To exclude a given pattern, you'd have to use the NOT operator.

And to do so, you'd have to use the -v flag with the grep command which will invert the output of the given patterns:

grep -v -E 'pattern1|pattern2' file.txt

For example, here, I have excluded banana and mango so it should print everything except those two keywords:

grep -v -E 'banana|mango' fruits.txt
exclude patterns using grep

Pretty cool. Isn't it?

More on grep

Here's a quick tip on using the grep command to recusrive search in all files and directories.

Perform Grep Recursive Search in all Files and Directories
The versatile grep command lets you perform search for a text in all the files and all the subdirectories of a directory. Here’s how to do that.

Here's a little grep cheat sheet to help you remember the commands.

Grep Command Cheat Sheet With Examples [Free PDF Download]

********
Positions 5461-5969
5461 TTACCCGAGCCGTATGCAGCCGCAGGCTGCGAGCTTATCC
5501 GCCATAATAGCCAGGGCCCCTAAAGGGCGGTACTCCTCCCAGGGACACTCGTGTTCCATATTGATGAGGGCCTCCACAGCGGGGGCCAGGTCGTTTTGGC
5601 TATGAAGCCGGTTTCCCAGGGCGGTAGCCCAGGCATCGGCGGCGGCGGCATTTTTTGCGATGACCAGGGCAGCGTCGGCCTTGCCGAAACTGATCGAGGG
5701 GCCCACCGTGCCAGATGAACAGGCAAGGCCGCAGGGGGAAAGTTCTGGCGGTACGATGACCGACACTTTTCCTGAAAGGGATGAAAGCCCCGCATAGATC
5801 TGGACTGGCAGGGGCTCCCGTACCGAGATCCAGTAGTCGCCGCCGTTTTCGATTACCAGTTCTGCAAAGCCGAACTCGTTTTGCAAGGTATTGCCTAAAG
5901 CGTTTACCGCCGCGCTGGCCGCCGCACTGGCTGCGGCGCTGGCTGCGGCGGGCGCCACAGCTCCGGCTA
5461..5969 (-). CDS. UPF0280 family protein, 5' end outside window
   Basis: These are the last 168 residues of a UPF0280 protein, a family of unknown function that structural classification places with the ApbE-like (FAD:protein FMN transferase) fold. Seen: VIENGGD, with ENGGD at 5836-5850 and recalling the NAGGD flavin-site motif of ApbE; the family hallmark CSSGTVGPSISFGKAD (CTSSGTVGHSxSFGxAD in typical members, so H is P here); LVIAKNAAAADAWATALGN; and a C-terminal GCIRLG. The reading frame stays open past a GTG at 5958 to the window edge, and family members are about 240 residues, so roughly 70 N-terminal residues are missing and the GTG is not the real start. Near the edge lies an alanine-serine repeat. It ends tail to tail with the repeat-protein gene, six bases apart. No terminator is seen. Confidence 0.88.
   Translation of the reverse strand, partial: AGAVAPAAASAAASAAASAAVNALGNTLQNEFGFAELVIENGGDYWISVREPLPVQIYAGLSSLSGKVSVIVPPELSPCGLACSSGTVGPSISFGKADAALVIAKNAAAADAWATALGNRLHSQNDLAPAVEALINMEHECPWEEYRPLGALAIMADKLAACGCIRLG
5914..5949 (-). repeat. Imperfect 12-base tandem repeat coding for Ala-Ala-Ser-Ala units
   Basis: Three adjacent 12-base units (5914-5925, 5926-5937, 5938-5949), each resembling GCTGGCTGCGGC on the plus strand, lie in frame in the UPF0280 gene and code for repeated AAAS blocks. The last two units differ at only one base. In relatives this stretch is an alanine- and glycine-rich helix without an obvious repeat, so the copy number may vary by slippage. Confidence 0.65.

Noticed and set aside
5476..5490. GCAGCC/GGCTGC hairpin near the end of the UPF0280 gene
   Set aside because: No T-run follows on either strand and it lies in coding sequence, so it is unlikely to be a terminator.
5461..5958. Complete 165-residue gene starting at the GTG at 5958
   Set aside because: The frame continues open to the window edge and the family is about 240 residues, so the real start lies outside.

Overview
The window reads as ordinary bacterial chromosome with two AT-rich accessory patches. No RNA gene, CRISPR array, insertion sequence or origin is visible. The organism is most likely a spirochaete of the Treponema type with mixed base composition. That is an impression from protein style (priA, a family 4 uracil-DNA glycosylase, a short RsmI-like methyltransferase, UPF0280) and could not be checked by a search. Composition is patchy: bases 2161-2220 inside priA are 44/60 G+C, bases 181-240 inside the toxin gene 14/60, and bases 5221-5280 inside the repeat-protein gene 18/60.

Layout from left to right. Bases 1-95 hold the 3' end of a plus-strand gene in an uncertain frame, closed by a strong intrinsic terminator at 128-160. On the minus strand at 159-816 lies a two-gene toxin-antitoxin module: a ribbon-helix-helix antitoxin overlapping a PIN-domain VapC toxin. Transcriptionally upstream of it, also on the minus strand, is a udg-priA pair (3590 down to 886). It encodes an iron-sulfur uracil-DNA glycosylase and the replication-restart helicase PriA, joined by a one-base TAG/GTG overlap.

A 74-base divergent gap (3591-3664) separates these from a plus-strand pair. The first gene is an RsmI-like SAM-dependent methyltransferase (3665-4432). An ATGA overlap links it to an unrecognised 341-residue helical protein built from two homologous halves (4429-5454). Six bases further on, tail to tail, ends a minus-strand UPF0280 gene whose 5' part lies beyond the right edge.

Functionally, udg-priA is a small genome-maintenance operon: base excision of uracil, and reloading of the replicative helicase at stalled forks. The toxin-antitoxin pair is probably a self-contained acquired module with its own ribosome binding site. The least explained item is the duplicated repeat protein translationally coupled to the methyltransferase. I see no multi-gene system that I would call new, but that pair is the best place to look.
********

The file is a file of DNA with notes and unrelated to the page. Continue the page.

Here are some practical and common use cases of the grep command. You can also download the cheat sheet for quick reference.

And if you need detailed examples, this guide is for you.

10 Practical Grep Command Examples for Developers
The grep command is used to find patterns in files. This tutorial shows some of the most common grep command examples that would be specifically beneficial for software developers.

I hope you will find this guide helpful. And if you have any queries, feel free to ask in the comments.



Sagar Sharma

Sagar Sharma

A software engineer who loves to tinker with hardware till it gets crashed. While reviving my crashed system, you can find me reading literature, manga, or watering my plants.